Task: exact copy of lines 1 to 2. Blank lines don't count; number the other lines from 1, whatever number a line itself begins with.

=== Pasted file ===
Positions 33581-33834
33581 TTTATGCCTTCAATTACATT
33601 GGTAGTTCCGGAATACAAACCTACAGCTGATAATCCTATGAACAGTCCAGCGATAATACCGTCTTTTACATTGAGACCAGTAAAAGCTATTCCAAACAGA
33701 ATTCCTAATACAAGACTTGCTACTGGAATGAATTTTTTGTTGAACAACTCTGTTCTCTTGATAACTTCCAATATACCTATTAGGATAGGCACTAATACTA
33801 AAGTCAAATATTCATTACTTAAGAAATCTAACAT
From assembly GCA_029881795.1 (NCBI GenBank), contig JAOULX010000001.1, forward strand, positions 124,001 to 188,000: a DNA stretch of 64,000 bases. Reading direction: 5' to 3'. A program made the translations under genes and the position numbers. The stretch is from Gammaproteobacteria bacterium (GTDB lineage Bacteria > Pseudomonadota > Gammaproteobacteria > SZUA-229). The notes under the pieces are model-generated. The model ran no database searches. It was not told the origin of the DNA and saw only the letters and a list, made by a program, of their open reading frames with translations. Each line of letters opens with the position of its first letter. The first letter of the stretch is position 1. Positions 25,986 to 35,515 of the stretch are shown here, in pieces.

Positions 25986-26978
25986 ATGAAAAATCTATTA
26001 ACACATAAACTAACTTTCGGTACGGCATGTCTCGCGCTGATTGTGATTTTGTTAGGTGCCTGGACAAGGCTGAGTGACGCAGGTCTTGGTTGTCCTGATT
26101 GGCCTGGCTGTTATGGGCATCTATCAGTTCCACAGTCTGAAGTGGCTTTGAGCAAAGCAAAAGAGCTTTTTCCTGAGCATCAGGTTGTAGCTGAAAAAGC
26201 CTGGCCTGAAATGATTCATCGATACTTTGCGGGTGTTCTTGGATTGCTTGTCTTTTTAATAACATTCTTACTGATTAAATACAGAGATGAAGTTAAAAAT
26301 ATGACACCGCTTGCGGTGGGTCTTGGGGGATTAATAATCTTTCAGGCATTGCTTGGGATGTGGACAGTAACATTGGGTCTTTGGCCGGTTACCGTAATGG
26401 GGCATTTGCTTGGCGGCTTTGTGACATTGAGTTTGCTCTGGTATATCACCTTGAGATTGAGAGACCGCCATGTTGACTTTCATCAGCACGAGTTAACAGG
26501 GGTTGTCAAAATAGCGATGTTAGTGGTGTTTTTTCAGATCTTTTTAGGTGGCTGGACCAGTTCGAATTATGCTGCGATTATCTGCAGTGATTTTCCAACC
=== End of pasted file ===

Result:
Positions 33581-33834
33581 TTTATGCCTTCAATTACATT